This year, the Chinese Kindergarten Red’s class project for Arts Night was titled “Travel Around the World.” For this project, students designed and created their own airplanes, using recycled materials. Each individual plane was different, but fit nicely into the overall class theme.
Throughout the project, the students created a blueprint, documented their own work, reflected on their progress, and made changes accordingly. Students were able to choose from different mediums to construct their airplanes.
To generate interest, the class read the book Egg Drop together. The story is about an egg that wants to fly, but fails. The children brainstormed different ways to help the egg fly. After discussing together, the children agreed to create their own flying machines. Then, they designed their unique airplanes by drawing blueprints. They were able to reference pictures of different airplanes to help them design their own.
After the children created their blueprint, they were introduced to 10 different recycled materials, including milk cartons, popsicle sticks, yogurt cups, foam balls, and more. Using scaffolding, the children constructed their airplanes.
At the end of day, they reflected on what they did, and they drew the steps they took. The children also learned to use iPads to take photos of their work, and learned to save them to their own album to document their progress.
When the children came back the next day, they discussed problems they were having, such as “my wings can’t stay up,” and “my airplane isn’t balanced.” The class brainstormed different ideas to resolve the issues.
In this project, children had the opportunity to explore different mediums and practice different skills. After they mastered a specific skill, they could teach it to their classmates who needed that skill to solve a problem. Some of the skills included balancing the wings and figuring out how to make the airplane stand still.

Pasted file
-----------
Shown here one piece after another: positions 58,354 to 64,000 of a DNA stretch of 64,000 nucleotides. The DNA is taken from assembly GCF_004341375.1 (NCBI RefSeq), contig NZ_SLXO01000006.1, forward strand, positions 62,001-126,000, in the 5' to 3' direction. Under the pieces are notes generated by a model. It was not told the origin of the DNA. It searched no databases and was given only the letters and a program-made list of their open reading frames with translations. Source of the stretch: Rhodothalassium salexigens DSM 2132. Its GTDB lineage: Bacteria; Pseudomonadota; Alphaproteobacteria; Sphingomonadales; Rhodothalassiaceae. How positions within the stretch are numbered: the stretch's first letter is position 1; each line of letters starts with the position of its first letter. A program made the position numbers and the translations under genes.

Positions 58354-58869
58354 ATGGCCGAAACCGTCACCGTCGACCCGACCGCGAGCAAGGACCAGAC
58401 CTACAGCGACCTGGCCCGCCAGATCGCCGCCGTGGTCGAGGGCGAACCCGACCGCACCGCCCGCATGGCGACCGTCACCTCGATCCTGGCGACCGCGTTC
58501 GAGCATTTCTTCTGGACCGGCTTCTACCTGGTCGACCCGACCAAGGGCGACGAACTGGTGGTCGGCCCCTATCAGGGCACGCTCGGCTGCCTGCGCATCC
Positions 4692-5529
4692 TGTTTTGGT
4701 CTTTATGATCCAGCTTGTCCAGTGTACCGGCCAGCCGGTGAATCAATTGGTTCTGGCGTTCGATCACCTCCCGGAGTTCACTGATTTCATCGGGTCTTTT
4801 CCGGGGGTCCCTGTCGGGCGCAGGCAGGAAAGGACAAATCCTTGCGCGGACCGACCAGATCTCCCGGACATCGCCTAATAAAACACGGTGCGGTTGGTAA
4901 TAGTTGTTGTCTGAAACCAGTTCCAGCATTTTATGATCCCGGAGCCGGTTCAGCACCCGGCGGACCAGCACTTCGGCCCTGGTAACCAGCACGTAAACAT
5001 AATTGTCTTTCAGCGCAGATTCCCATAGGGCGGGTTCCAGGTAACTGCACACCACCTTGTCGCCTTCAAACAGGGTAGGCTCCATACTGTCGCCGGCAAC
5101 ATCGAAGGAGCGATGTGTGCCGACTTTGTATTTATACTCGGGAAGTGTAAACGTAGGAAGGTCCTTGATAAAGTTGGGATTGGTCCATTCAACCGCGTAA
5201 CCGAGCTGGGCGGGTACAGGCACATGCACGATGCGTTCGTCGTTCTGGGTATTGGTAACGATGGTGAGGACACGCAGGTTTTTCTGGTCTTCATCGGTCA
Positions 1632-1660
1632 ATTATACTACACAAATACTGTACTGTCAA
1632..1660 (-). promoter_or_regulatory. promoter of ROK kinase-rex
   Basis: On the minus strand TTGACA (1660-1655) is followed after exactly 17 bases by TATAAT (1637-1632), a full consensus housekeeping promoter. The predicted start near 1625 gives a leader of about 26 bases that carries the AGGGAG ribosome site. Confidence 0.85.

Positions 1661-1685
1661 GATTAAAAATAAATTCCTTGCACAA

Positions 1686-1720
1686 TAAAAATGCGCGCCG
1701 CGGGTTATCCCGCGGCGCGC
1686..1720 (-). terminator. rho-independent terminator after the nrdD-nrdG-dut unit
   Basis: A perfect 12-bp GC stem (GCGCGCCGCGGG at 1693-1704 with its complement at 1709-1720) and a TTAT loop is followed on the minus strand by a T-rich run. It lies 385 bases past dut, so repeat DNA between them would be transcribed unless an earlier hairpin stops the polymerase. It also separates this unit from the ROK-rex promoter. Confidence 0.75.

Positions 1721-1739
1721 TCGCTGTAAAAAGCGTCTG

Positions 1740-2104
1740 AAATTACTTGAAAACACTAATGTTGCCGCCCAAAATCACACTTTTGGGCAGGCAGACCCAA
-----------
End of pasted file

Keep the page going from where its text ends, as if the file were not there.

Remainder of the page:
After they finished constructing their airplanes, the children used paper mache to cover their plane and define its shape. This process took a few days because children often went over the plane a few times to make sure it was completely covered. The children drew a design for their airplane, and they used paint, mosaic squares, and collage to decorate them. Some of the concepts that they incorporated into their designs included symmetry and patterns, which they studied in September and October.
Throughout the project, we invited parents to share about their cultural backgrounds. The children explored 17 different countries through food, music, dance, and games. At the end of the project, each child chose a destination that they want to visit and colored that country’s flag. Together, the children created the “INTL* International Airport,” a place where children can dream about traveling around the world.
*In 2020, the International School of the Peninsula (ISTP) formally changed its name to Silicon Valley International School (INTL) to better reflect its bilingual programs, location, and international values.